Status quo remained in Budget 2016 vis-a-vis housing industry

Status quo remained in Budget 2016 vis-a-vis housing industry

As a result, many of our wish list to stem excessive speculation in the property sector that has caused the unbridled escalation of property prices was not granted. Nevertheless, we are grateful that our PM did not heed the advice from business groups with vested interest to relax some of the cooling measures announced previously to stem excessive speculation such as lowering the Real Property Gains Tax (RPGT) or re-introducing the Developer Interest Bearing Scheme (DIBS). We are indeed glad that a ‘status quo’ (an existing state of affair) had remained.

Chang Kim Loong, Honorary Secretary-General of the National House Buyers Association

 

The positive take on Budget 2016 in relation to property, in particular affordable properties are as follows:

(a) The government will build more PR1MA homes, SPNB, PPA1M houses and also PPR homes (Affordable Homes by the Government)

(b) A sum of RM200 million will be allocated for First Home Deposit Financing Scheme to assist first time home owners to pay deposits when purchasing affordable housing.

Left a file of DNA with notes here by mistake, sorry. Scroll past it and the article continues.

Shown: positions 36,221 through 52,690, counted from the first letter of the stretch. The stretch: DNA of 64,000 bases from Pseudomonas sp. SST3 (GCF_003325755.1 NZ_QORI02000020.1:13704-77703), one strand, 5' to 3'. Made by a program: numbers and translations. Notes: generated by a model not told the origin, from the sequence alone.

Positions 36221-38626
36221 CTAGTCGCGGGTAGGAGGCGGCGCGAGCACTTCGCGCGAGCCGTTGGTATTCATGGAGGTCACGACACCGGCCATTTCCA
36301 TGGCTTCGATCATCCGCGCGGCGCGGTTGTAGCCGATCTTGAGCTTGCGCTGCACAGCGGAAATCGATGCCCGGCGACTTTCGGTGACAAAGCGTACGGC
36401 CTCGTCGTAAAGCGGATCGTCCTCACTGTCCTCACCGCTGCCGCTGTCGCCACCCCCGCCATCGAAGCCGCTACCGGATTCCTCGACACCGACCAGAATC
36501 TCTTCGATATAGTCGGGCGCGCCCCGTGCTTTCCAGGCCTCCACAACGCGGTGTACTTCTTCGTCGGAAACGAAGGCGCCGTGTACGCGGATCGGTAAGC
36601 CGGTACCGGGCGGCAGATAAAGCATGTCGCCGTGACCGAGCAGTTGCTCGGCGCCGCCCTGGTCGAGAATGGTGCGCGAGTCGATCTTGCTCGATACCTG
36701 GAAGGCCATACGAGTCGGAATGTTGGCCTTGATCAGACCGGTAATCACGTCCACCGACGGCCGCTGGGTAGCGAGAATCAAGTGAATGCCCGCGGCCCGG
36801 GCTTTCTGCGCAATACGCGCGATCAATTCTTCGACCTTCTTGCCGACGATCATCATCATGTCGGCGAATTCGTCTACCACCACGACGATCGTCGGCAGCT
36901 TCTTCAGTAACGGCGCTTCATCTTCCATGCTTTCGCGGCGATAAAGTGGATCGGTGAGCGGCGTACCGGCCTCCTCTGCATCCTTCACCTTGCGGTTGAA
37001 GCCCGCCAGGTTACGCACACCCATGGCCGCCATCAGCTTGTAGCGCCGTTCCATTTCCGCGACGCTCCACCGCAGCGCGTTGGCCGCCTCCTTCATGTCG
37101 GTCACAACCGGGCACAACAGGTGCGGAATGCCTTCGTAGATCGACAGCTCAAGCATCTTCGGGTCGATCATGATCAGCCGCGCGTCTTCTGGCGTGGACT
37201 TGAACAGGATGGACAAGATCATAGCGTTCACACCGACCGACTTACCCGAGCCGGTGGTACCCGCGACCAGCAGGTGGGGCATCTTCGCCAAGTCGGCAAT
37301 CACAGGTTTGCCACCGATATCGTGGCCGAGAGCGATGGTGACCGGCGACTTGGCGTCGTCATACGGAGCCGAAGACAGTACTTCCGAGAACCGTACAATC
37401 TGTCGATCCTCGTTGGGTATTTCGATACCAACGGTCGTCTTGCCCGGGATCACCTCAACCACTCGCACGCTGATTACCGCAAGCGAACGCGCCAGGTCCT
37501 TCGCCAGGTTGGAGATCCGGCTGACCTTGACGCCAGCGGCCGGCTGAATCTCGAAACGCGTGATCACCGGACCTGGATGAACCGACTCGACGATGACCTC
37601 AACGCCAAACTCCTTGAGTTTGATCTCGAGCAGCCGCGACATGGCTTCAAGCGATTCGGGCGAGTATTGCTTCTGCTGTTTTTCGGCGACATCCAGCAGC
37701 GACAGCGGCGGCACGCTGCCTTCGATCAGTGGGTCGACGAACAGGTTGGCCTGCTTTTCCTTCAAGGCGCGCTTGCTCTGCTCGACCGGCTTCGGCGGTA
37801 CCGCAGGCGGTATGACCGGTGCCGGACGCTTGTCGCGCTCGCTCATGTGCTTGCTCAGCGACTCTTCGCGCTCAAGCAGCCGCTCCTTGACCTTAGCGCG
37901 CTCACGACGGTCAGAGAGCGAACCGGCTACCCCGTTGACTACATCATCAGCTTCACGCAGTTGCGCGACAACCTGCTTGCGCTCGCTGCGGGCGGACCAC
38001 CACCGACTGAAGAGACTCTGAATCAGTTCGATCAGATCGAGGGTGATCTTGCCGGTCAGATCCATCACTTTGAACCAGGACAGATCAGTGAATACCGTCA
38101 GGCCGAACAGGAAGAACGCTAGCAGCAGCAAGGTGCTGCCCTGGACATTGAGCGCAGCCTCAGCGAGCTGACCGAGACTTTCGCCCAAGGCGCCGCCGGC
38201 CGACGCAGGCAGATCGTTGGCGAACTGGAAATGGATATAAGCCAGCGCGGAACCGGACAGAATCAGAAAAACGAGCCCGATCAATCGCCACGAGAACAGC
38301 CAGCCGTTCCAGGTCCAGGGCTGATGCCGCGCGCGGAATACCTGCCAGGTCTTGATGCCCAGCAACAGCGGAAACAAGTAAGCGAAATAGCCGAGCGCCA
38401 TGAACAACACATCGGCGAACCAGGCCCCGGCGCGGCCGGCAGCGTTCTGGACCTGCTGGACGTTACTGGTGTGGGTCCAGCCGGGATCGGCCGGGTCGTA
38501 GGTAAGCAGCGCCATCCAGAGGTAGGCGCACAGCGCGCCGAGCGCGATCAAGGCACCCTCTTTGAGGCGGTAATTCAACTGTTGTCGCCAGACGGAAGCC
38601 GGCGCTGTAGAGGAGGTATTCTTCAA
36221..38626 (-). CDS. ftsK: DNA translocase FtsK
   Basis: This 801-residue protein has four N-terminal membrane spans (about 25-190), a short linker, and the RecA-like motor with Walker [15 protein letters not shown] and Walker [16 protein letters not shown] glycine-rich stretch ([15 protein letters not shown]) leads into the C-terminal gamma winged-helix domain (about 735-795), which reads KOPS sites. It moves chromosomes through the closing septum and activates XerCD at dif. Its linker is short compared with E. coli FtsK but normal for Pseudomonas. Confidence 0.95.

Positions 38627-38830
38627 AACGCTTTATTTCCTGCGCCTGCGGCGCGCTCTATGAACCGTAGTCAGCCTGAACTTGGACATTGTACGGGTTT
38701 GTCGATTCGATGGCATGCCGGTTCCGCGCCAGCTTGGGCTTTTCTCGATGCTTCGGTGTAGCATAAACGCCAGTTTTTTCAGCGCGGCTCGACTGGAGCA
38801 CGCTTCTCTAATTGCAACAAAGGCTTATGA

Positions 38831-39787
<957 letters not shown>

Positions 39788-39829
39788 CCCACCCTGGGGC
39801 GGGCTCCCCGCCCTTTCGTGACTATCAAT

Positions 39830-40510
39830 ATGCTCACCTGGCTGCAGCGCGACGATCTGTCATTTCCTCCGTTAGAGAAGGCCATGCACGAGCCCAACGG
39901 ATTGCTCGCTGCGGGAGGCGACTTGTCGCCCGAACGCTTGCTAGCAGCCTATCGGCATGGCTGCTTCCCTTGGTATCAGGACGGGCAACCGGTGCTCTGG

DEVELOPERS’ INTEREST BEARING SCHEME (DIBS)

HBA is glad that the Government has continued to heed our call to ban the gimmick of DIBS or any permutation that entails interest capitalisation.

Developers being entrepreneurs have to be responsible and bear the risks that come with their investment. They should not be allowed to enjoy profits at the expense of house-buyers bearing the risks on their behalf. Thus, when developers claim that DIBS is good because they “assist new purchasers”, they should be asked to use the ‘Built Then Sell’ (BTS) 10:90 concept instead if they are sincere in not wanting to shift the risks to the house-buyers. Developers, being profit driven, merely want to sell their products by whatever means, even recommending DIBS for ‘first time house buyers’ on the guise of ‘assisting them’. We are glad that the developers’ trade organization did not succeed to convince the Government to be their sales agent. Do not allow ‘First Time House Buyers’ to be sucked in.